Coffee-infused foam removes lead from contaminated water
Coffee is one of the most popular drinks in the U.S., which makes for a perky population—but it also creates a lot of used grounds. Scientists now report in the journal ACS Sustainable Chemistry & Engineering an innovative way to reduce this waste and help address another environmental problem. They have incorporated spent coffee grounds in a foam filter that can remove harmful lead and mercury from water.
Restaurants, the beverage industry and people in their homes produce millions of tons of used coffee grounds every year worldwide, according to researcher Despina Fragouli. While much of the used grounds go to landfills, some of them are applied as fertilizer, used as a biodiesel source or mixed into animal feed. Scientists are also studying it as a possible material for water remediation. Experiments so far have shown that powder made from spent coffee grounds can rid water of heavy metal ions, which can cause health problems. But an additional step is needed to separate the powder from the purified water. Fragouli and colleagues wanted to simplify this process.
The researchers fixed spent coffee powder in a bioelastomeric foam, which acted as a filter. In still water, the foam removed up to 99 percent of lead and mercury ions from water over 30 hours. In a more practical test in which lead-contaminated water flowed through the foam, it scrubbed the water of up to 67 percent of the lead ions. Because the coffee is immobilized, it is easy to handle and discard after use without any additional steps, the researchers say.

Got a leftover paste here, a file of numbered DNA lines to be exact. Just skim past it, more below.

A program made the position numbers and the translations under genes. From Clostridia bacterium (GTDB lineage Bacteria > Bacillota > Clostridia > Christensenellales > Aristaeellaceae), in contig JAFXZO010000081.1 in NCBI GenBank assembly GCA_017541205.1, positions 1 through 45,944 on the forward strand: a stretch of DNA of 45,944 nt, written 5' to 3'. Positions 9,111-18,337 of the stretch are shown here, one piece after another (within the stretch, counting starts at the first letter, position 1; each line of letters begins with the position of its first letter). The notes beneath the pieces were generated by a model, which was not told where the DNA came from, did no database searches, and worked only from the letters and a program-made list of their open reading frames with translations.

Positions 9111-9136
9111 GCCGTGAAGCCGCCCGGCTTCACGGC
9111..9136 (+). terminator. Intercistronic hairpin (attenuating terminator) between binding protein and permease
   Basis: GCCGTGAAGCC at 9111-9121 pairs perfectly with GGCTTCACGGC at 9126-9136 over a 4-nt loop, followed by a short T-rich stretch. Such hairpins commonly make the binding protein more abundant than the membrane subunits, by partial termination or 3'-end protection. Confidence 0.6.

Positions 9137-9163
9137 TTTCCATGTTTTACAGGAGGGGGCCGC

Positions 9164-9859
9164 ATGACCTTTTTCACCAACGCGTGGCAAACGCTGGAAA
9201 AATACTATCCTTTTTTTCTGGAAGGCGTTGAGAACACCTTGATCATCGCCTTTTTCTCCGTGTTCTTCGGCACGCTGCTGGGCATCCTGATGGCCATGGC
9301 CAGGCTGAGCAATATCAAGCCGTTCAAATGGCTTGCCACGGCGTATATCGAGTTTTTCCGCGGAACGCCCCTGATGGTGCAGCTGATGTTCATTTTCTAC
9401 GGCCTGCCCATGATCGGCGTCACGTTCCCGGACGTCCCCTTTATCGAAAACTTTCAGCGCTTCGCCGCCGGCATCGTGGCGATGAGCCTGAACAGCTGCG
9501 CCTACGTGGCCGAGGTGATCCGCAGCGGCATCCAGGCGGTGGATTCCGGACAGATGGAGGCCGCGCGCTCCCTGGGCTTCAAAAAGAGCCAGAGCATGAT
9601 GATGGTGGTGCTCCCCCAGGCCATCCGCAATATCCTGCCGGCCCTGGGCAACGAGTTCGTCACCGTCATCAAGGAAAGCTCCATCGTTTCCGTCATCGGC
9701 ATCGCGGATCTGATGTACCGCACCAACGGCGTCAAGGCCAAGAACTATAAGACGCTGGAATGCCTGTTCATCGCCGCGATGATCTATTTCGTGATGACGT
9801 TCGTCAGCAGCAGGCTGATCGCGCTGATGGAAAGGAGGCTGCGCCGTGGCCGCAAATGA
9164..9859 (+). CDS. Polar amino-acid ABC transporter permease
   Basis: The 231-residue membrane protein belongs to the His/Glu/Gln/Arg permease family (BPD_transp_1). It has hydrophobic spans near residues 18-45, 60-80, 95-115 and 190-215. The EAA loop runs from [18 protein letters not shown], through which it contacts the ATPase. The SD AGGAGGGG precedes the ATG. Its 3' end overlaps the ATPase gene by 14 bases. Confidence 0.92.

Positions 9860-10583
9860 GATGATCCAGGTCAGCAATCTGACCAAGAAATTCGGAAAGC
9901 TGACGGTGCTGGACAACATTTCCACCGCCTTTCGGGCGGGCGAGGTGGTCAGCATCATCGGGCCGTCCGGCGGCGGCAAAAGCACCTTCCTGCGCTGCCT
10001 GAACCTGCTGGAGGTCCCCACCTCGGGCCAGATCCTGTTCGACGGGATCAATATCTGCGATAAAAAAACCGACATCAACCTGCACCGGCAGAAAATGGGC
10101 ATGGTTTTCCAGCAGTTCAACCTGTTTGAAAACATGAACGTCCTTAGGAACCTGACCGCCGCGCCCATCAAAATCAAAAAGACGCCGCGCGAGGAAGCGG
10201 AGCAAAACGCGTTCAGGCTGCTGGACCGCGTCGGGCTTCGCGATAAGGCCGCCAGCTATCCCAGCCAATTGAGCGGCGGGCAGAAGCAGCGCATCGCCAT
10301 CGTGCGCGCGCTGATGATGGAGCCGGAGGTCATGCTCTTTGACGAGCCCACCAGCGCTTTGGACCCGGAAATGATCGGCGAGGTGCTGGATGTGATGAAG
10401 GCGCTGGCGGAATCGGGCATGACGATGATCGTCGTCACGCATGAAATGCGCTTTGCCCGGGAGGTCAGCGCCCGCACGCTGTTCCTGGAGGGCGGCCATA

Herein we present an interesting approach for the reutilization of coffee waste in water remediation. This is achieved by the development of bioelastomeric foams composed of 60 wt % of spent coffee powder and 40 wt % of silicone elastomer using the sugar leaching technique. In this study, we present the necessary characteristics of the developed "green" foams for the successful removal of Pb2+ and Hg2+ ions from water, and we identify the involved mechanisms. The capability of the bioelastomeric foams to interact with Pb2+ and Hg2+ is not affected by the presence of other metal ions in water as tests in real wastewater demonstrate. The incorporation of the spent coffee powder in a solid porous support, without compromising its functionality, facilitates the handling and allows the accumulation of the pollutants into the foams enabling their safe disposal. The fabricated foams can be used for the continuous filtration and removal of metal ions from water, demonstrating their versatility, in contrast to the sole coffee powder utilized so far, opening the way for the reutilization and valorization of this particular waste.